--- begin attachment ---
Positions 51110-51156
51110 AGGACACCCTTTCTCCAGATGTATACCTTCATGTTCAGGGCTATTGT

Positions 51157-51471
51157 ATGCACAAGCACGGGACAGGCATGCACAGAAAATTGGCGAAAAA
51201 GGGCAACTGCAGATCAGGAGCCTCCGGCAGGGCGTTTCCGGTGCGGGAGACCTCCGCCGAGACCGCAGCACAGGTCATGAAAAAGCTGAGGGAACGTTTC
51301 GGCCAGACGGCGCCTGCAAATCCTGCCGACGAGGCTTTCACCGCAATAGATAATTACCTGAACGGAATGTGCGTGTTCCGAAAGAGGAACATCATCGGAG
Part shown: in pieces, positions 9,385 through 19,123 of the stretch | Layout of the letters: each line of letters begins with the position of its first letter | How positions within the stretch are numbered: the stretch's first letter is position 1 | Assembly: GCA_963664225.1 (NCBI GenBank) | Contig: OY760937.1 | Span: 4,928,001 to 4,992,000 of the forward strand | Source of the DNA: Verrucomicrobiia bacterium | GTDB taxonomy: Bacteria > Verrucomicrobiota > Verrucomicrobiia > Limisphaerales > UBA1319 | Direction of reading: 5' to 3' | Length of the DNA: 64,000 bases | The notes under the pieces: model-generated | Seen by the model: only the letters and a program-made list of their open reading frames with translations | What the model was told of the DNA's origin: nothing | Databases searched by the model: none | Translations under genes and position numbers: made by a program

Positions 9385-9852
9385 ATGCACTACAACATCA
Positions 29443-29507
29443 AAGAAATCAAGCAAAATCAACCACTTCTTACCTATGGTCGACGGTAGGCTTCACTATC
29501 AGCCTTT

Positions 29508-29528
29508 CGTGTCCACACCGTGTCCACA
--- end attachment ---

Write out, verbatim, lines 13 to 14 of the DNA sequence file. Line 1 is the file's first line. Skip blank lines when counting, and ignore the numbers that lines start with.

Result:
Positions 29508-29528
29508 CGTGTCCACACCGTGTCCACA